BOSTON – A sickening feeling rose in the pit of John Howard's stomach when the FBI first released photographs of the suspects in the April Boston Marathon bombings.
Howard saw a photograph of alleged mastermind Tamerlan Tsarnaev on his television and his heart dropped. Howard recognized Tsarnaev as a man who had trained at his mixed martial arts gym.
It led to some uneasy times for Howard, who, like nearly every Bostonian, was devastated when the bombs went off as runners were finishing the marathon on an otherwise glorious spring day.
"I have this very small connection with the guy, and it's not like I knew much about him or I knew him well or we were friends or anything like that," said Howard, who will face Uriah Hall on Saturday at TD Garden in a three-round middleweight bout at UFC Fight Night 26. "He came and trained at our gym. He learned his boxing somewhere else. He was just at our place to get some work.
"We have a good gym, and guys work hard here, and when it came out that this guy was there, everyone tried to associate him with the gym. That's not how it was."
Howard, UFC lightweight Joe Lauzon and UFC president Dana White all have connections to the Boston area and were touched in various ways by the bombings.
White flew to Boston a few days after the bombings to, as he says, "write some checks" in a bid to help the victims. What he found, though, was a devastated community still picking up the pieces from the tragedy and people not ready for an outsider to be in their midst.
"I wanted to do something to help those people, because I felt so horrible about what had happened," said White, a former Bostonian who was once a doorman at the Boston Harbor hotel. "I would describe it as the city was very weak. There was a mess of emotional damage.
"I came here with good intentions, but they weren't ready, man. They just weren't ready for it, yet. It was awful, just awful."
Lauzon, who fights Michael Johnson in a featured lightweight bout on Saturday, was in Las Vegas at "The Ultimate Fighter" tryouts with White when he heard the news.
At the moment he learned of the news, Lauzon briefly panicked. His fiancee, Katie, is a marathon runner. She didn't run in the Boston Marathon, but as Lauzon processed the news, he immediately thought of his girlfriend.
"Someone said to me, 'Did you hear what happened at the marathon?' " Lauzon said. "Instantly, my heart sank. My girlfriend, now my fiancee, she works at Children's Hospital in the city. She ran a marathon a couple of months prior. She'd run the Disney Marathon. In the heat of that moment, I heard 'Boston' and 'marathon' and 'bomb,' and it took me a second to process it and realize she was OK and wasn't in it. But it was very scary.
"I started texting people to make sure they were all right. One of my brothers was right around the corner from where it happened. One of my best friends, Brandon, was right between the two bomb sites and his hearing is still all screwed up. It's definitely so scary."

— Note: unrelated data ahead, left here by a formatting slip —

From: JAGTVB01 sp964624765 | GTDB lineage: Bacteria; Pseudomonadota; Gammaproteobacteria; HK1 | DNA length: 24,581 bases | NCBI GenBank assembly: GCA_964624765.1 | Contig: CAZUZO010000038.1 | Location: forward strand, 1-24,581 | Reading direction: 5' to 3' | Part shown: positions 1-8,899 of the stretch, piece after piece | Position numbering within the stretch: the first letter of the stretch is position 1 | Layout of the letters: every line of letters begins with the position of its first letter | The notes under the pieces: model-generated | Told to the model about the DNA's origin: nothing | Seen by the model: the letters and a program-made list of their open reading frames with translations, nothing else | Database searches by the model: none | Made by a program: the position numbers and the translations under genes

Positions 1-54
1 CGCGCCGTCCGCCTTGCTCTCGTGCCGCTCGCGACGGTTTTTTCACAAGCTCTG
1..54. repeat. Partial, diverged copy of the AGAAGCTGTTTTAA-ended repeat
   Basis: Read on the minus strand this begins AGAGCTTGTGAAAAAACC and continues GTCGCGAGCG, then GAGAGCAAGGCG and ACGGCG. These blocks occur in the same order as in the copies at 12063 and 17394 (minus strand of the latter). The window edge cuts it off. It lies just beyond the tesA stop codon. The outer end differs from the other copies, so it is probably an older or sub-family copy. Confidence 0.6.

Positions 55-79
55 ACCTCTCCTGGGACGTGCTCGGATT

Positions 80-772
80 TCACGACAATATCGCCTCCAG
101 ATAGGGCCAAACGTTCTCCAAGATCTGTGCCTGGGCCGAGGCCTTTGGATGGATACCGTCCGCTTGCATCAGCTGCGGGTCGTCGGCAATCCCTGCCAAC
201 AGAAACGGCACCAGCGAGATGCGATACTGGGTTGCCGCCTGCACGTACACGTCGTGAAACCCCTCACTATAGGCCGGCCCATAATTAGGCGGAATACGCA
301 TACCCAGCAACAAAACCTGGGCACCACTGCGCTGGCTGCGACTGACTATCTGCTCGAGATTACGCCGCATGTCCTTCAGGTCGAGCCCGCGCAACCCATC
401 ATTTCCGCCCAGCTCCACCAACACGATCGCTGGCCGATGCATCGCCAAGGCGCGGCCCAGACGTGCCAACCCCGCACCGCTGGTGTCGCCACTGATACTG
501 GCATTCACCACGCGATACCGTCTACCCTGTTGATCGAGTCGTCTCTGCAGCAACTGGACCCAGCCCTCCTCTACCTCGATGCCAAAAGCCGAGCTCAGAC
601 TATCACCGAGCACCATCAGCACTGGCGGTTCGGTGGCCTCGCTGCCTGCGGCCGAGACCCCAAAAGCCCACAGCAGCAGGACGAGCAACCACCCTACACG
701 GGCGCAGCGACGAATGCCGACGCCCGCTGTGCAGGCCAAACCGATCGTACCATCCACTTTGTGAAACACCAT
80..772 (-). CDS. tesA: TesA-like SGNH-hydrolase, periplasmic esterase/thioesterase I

It was particularly difficult for Howard, who said he was grieving over the tragic events when he realized he had met one of the alleged bombers.
Howard was working to get back into the UFC, and fate dealt him an unlucky hand.
He had once sparred with Tsarnaev and thus had a connection to the alleged bomber. Howard at least took some solace in the fact that he broke Tsarnaev's nose when they sparred.
"To tell you the truth, I wish I had broken his neck," Howard said.
Things are slowly starting to return to normal for Howard. Howard was cut by the UFC after a loss to Matt Brown in 2011. Though it was his third loss in a row, following defeats at the hands of Jake Ellenberger and Thiago Alves, Howard was caught off-guard when he was dropped.
He'd opened his UFC career with four straight wins and was 4-3 at the time he was let go. He had been in a Fight of the Night and had a Knockout of the Night and thought he would get at least one more chance.
"I was totally shocked when I got the news. Totally," Howard said. "Look at the way I fight. They talk about the way they want guys to fight, and I was always a guy who would bring it. I never expected it. I was always in exciting fights.
"But I'm glad to get this chance. I'm fighting in front of my home crowd here, and this is going to be like the Red Sox against the Yankees, since [Hall] is from New York. But all of the pressure is on him. He's the guy they're talking about and he's the guy expected to win. I'm just going to show up and fight my [expletive] off."
A great win in front of a hometown crowd would be something Howard will never forget.
He'll never forget the bombings, either.
"When you live through something like that and see how many people were devastated and families were torn up, you can't forget," he said. "You get past it and move on with your life, but you never really forget."
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